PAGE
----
British Jewish groups have reacted with shock after a heavily armed assailant tried to force his way into a synagogue in Germany on Yom Kippur then shot two people to death nearby in an attack livestreamed on a popular gaming site.
The attacker shot a woman in the street after failing to enter the synagogue and entered a nearby kebab shop where he killed another person before fleeing. He said before the shooting that Jews were “the root” of “problems” such as feminism and “mass immigration”, according to a group that tracks online extremism.
Chief Rabbi Ephraim Mirvis tweeted: “The tragic reality is that wherever there are Jews, hatred is never far away and I would like to pay tribute to all those who routinely place themselves in harm’s way to protect Jewish communities all over the world.
“Our hearts go out to the victims and their families. May their memory be for a blessing,” he added.
Board of Deputies President Marie van der Zyl deplored the “far-right motivated murder perpetrated on Yom Kippur, the holiest day of the year for Jews, against innocent worshippers as well as diners in a kebab restaurant.”
“Our thoughts and prayers go out to the families of both victims and everyone in Germany affected by these brutal killings,” she added.
Simon Johnson, chief executive of the Jewish Leadership Council, lamented the “tragic loss of life” and extended his gratitude to security organisations such as the Community Security Trust (CST) that “worked so hard today to keep our community safe.”
The CST expressed its “deepest sympathy” to the families, friends and communities “of those murdered and injured in today’s far right terror attack in Halle, Germany, against a synagogue during Yom Kippur service and then a kebab shop.”
“Today’s tragic events in Halle, Germany, further confirm the need for places of worship to have strong doors, reinforced windows and proper security measures. CST will continue working with our UK Jewish community and others, to ensure this is the case,” the CST added.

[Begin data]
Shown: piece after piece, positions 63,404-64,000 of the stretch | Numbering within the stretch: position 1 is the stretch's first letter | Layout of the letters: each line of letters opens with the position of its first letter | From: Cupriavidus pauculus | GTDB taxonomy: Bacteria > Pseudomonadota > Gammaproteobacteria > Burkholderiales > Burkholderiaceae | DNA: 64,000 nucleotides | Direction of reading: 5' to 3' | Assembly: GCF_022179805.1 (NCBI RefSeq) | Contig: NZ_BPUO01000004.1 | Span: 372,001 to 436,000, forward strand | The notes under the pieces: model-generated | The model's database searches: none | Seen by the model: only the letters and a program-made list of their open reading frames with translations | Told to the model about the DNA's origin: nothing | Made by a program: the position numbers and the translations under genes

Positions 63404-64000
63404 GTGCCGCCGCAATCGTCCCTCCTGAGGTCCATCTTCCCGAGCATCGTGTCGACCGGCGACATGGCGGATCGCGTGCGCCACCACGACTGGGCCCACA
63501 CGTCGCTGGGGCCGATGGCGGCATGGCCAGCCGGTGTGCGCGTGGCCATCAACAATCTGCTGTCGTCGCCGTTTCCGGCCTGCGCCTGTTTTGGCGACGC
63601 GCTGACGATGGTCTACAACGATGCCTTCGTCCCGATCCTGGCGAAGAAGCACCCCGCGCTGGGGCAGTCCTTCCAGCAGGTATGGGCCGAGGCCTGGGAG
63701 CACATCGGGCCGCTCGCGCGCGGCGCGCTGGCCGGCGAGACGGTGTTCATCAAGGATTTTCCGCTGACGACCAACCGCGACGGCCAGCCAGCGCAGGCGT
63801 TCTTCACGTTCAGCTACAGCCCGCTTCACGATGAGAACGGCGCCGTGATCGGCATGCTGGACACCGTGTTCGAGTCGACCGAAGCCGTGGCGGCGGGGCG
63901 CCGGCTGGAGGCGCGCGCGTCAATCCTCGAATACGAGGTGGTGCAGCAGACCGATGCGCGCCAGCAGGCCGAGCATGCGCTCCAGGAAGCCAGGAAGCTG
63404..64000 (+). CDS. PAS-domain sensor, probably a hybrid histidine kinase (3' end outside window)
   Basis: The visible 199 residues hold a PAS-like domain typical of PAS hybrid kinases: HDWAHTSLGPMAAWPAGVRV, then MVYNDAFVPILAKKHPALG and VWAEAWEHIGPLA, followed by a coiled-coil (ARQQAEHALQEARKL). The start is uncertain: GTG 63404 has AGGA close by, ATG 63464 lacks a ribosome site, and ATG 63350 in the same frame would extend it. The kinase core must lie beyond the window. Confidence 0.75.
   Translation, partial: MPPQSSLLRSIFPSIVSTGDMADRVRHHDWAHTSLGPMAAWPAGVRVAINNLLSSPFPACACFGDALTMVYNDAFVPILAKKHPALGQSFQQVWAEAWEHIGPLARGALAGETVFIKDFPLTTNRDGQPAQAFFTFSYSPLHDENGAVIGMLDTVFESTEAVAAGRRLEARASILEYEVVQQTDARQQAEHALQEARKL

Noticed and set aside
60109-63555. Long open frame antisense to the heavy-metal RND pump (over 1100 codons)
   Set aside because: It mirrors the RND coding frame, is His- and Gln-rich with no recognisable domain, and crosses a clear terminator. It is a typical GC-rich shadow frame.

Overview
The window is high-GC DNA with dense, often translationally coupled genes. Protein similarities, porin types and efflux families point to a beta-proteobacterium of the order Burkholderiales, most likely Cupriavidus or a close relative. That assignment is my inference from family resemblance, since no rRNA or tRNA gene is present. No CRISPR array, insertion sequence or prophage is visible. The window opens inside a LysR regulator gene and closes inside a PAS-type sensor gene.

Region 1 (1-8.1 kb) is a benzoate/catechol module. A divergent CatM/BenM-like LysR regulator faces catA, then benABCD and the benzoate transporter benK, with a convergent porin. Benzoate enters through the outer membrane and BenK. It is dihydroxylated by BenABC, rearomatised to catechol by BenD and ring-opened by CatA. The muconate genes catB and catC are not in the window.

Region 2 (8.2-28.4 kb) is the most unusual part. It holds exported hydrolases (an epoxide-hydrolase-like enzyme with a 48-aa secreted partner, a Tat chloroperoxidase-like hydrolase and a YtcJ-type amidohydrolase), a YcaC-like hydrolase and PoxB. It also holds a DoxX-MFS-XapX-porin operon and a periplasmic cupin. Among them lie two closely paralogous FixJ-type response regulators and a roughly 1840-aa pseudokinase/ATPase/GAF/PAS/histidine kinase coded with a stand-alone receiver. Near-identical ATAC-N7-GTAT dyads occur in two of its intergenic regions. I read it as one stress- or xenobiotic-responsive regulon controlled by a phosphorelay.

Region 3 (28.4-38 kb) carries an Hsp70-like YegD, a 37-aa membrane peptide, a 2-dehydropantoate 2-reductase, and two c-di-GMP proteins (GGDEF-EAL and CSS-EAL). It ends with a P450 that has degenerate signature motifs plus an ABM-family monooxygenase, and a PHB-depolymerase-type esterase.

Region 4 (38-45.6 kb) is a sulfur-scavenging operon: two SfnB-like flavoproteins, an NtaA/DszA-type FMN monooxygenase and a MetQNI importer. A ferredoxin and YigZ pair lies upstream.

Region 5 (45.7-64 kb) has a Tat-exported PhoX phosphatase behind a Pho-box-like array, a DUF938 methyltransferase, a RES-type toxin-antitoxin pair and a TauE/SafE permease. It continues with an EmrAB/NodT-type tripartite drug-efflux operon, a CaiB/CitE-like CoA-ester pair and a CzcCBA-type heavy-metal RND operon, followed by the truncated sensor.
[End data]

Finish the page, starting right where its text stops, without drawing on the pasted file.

John Mann, the Government’s new antisemitism tsar, said his “thoughts are with the Jewish Community in this country and especially those who live in Germany.”
“This isn’t an isolated incident and the number of antisemitic murders have grown significantly across Europe over the last three years,” he added.
“Whenever a Jewish person feels unsafe and vulnerable as they make their way to the synagogue or carrying out their daily it’s for us to stand with them and call out the racists, root out the extremists and use all the necessary powers to stop the terrorists.”
The representative group for European Jewry said the attack should “send shock waves in Germany and beyond” and that more needs to be done to combat radicalisation.
“We need to do more to guarantee these types of attacks do not happen again, by combatting radicalisation, creating tougher law enforcement measures and putting more resources into educating towards tolerance,” said the European Jewish Congress President Dr. Moshe Kantor.
“Our thoughts and prayers are with the families of those killed and wishing the injured a speedy recovery,” Dr Moshe added.
Jewish Agency Chairman Isaac Herzog said the “entire world sees and hears what is happening and must understand that there can be no compromise in the fight against hatred of Jews and antisemitism.”
“We share in the mourning of the families whose loved ones were murdered, wish the wounded a speedy recovery and send strength to the worshippers and members of the community who are in deep mourning,” he added.
Some of the community’s largest denominations joined the chorus, expressing solidarity with the victims and their families yesterday evening.
United Synagogue’s Rabbi Nicky Liss said: “Attacking Jews at prayer is an act of despicable cruelty and cowardice, and particularly shocking on Yom Kippur.
“We wish chayim aruchim (long life) to the families of those murdered in Halle and pray for a speedy recovery for the injured.”
The Reform Movement’s senior Rabbi Janner-Klausner called for action, tweeted on Wednesday evening: “Our newly replenished hearts, minds and souls after Yom Kippur ache in solidarity with our brothers and sisters in #Halle.
“It’s time to replace incendiary language with careful words, hatred with love and fear with safety. Now is the time. Now is the time.”
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